Ever spent the night floating in the ocean far offshore? Trust me, you don’t want to. We’ve all seen movies in which people are cast adrift miles offshore and contemplated the horror. But having actually done it, I can tell you that it’s more horrifying than you can possibly imagine. At least it was for me.
At the time, I was attending the University of Miami and desperately wanted to be out in the blue waters not on shore looking at them. So I convinced two of my buddies to pool our meager savings and we bought a well-used, 16-foot boat.
I can still remember the excitement as we idled out of Bear Cut past Key Biscayne and set off on our very first diving adventure. Our favorite dive site was on the edge of the Gulf Stream near Fowey Rocks which we dove so frequently that we became cocky. We had all been diving for years and were convinced we were invulnerable. Eventually, this led to a series of little mistakes which, taken together, had big consequences.
Normally, we always took four divers so one pair could remain on the boat at all times. But on that fateful afternoon, we could only raise three and elected to go anyhow-mistake one. After wasting time trying to get a fourth diver, we got underway much later than usual-mistake number two. Even though we found the seas were heavy, we were not about to quit-mistake number three.
*** [Pub. in the Sun Herald on Sept. 1, 2013, p . 6B] ***
One problem with this area was the current. Occasionally it was so strong that one of our buddies, fresh from Navy dive school, could not make it from the back of the boat to the anchor line. So when we began our dive and realized that we were anchored up current from the dive spot we knew that we should surface and reposition the boat. But since it was late, we broke our hard rule and dove down current which meant that we could not drift back to the boat in the event of a problem- huge mistake number four.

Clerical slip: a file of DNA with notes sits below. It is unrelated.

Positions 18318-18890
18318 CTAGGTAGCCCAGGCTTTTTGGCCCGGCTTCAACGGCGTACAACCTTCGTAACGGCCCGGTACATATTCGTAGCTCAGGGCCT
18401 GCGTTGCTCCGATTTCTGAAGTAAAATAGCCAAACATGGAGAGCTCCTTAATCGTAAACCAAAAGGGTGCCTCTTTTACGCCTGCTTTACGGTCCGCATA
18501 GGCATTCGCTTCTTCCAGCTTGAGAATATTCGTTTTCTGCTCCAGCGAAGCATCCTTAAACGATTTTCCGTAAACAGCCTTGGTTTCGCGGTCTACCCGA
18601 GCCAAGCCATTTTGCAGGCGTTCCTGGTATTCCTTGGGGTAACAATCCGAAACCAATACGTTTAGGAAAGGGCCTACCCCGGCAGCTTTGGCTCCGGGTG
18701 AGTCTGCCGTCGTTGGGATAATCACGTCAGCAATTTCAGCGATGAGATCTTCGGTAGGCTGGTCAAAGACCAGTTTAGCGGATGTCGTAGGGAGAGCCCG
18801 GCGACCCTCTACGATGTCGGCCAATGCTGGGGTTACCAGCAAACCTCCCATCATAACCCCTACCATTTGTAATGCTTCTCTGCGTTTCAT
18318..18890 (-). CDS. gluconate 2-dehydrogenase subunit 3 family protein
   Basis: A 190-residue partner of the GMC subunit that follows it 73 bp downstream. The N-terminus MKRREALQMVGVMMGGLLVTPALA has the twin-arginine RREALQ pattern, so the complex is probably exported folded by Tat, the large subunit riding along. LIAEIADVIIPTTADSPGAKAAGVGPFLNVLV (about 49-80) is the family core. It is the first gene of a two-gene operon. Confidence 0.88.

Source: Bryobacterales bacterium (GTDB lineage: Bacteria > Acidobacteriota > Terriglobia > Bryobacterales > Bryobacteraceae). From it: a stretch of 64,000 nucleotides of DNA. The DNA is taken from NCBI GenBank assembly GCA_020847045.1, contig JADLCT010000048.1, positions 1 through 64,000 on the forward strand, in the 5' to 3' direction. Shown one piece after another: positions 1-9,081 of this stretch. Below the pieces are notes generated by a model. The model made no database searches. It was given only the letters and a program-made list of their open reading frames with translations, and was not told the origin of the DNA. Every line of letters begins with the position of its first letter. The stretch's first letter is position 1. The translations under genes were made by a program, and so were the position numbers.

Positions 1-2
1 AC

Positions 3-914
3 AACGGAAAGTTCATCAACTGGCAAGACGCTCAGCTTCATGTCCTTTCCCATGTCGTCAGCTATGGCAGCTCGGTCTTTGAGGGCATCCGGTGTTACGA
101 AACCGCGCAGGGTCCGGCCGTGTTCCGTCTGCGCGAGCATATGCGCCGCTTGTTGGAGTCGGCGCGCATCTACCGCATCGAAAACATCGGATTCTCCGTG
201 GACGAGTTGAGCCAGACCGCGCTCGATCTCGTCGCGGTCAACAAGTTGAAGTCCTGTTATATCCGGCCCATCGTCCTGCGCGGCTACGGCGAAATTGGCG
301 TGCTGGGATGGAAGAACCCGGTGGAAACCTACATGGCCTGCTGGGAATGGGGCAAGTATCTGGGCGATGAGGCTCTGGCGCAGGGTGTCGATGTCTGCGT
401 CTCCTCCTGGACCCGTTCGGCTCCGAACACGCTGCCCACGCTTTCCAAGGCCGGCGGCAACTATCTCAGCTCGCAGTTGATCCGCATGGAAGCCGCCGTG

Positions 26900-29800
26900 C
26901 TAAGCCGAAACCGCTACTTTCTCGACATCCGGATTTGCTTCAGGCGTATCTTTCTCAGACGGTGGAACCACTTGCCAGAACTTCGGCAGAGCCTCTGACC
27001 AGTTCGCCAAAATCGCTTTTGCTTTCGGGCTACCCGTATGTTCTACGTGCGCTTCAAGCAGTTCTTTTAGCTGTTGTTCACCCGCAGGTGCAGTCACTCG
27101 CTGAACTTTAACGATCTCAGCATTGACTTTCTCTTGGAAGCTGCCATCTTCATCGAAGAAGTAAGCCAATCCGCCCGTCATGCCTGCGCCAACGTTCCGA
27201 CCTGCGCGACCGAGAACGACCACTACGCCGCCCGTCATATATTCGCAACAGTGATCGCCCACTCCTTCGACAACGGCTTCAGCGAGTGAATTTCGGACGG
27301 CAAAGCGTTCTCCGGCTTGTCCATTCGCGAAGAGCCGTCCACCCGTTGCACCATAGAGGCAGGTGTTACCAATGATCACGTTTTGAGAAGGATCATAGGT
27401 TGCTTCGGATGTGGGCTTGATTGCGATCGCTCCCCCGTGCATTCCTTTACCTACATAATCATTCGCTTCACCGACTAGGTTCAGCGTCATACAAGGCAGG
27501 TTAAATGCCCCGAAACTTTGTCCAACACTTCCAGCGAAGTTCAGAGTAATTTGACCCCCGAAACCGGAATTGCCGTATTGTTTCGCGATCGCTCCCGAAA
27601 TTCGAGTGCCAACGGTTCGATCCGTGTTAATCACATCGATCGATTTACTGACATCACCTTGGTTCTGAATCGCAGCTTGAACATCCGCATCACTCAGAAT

The dive went well and I burned up a lot of air spearing and fighting a large fish. When it was time to head back to the boat, we found ourselves fighting a wicked current. When we finally ran out of air and were forced to surface, we found ourselves too far from the boat to make it back against the raging current. We were in deep trouble! With little appetite for raw fish and seeing no reason to lay down a chum slick, I ditched my kill. We then each grabbed an end of my speargun to avoid being separated in the heavy seas.
We were both scared, desperate, frustrated, and angry at our stupidity. We were miles off shore, with heavy seas in shark-infested waters. I was thinking, What a mess! How could this get any worse?
Just before it became totally black, we spotted a large vessel bearing the bold orange bow stripe and blinking blue light of the US Coast Guard. We’re saved! But we had already drifted so far that the Coast Guard was not yet looking for us. Our shouts were drowned out by the engines as the vessel passed close by.
Drifting with the lights of Miami on the far horizon, we were out of options. Our best case scenario was being found the next day –if we made it until dawn. Oddly, along with facing certain death, came a sense of calm. All we could do was trust in God—my faith was never stronger than that night.
Then a helicopter appeared and began a search pattern several miles away. It searched for what seemed forever. But then gradually, it moved closer until the searchlight beam finally fell directly on us for a instant.
We were saved! Or so we thought until the beam moved away and they lost us. We later learned the Coast Guard had spotted something but weren’t sure exactly what. So they hovered close enough that we could see a crewmember when he dropped a flare which nearly landed on us.
To get that close to being rescued only to see the chopper lift off once again to continue searching was not was disheartening. But a few minutes later, they spotted us again and landed a short distance away.
As I swam toward the chopper, I recalled reading about sharks being attracted to low-frequency sound and could imagine a huge set of jaws behind me. I’ll never forget saw the smiling face of the crewman as he extended his hand to pull us into the chopper.
As experienced divers we had become cocky and our emergency situation was self-inflicted, the result of a series of bad decisions. But I was grateful for a second chance to learn from my mistakes.
One incredible note, the Coast Guard had just received funding and installed the search light a couple of weeks earlier. They told us that with the old one they never would have spotted us. Maybe it was our faith that saved us.
Disclaimer: Frank Wilem is an author, speaker, and all around funny and entertaining guy. On this blog, his stories are based on his real life experiences, often with a satirical twist.
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